I am an assistant professor of Sociology and Criminology & Law at the University of Florida. I research how criminal justice systems respond to socio-spatial and economic changes. I am currently analyzing how low-level arrest rates change during gentrification and municipal fiscal crisis. Another active research project describes the decline of “broken windows” policing.
I teach undergraduate courses on race & policing and urban sociology, and I teach a graduate seminar on urban sociology. In the past I have taught introduction to sociology and the sociology of crime and punishment.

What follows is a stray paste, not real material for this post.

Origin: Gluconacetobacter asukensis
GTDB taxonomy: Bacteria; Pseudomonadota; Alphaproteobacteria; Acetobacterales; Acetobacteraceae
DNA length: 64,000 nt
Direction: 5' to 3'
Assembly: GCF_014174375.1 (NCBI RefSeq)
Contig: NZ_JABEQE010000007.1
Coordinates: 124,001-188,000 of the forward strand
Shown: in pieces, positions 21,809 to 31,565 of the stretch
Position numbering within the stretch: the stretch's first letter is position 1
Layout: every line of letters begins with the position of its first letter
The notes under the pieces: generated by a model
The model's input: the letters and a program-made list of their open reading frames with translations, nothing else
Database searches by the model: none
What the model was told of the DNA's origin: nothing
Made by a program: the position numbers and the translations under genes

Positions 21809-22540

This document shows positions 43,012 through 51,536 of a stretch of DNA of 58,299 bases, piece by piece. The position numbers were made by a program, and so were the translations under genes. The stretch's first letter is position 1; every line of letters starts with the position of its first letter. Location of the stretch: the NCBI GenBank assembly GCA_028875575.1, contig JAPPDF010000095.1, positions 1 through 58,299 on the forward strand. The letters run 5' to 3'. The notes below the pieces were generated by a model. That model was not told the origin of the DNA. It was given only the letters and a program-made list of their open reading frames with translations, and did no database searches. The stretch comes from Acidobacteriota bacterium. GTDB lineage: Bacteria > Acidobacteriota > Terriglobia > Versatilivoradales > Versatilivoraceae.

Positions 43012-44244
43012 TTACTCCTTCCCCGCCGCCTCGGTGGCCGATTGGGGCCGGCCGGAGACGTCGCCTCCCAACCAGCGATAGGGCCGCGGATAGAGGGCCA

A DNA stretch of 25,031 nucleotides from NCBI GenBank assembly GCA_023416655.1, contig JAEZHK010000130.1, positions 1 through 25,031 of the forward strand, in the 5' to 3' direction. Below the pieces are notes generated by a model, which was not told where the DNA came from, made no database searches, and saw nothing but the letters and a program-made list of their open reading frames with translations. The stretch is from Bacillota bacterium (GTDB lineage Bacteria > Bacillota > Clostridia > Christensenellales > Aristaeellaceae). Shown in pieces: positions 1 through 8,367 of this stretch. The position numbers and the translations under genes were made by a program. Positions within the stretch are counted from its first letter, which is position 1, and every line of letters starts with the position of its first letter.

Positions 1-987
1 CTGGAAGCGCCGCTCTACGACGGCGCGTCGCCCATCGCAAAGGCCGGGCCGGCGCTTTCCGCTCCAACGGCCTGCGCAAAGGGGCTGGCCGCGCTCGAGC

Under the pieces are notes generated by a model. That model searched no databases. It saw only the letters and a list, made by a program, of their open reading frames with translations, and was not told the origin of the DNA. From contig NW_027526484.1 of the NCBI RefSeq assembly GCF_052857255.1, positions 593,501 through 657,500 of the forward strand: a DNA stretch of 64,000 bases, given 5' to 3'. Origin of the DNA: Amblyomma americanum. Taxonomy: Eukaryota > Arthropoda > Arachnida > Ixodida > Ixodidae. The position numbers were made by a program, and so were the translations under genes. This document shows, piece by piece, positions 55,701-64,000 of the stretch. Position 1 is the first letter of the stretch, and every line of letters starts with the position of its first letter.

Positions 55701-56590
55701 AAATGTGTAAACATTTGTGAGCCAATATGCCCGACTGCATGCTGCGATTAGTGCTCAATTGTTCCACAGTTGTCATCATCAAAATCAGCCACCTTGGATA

I received my PhD from the City University of New York’s Graduate Center. I have been a dissertation fellow at the Center for Place, Culture, and Politics, a research associate in the Criminal Justice Division of the Laura and John Arnold Foundation, and a graduate teaching fellow at Hunter College.
Beck, Brenden. 2017. “Broken Windows in the Cul-de-Sac: Race/Ethnicity and Quality-of-Life Policing in the Changing Suburbs.” Crime & Delinquency.
Beck, Brenden and Adam Goldstein. 2017. “Governing Through Police? Housing Market Reliance, Welfare Retrenchment, and Police Budgeting in an Era of Declining Crime.” Social Forces 96(3): 1183-1210.
Alba, Richard, Brenden Beck, and Duygu Basaran. 2017. “The American Mainstream Expands—Again.” Journal of Ethnic and Migration Studies 44(1): 99-117.
Beck, Brenden, Anthony Buttaro Jr., and Mary Clare Lennon. 2016. “Home Moves and Child Well-being in the First Five Years of Life in the United States.” Journal of Longitudinal and Life Course Studies 7(3): 240-264.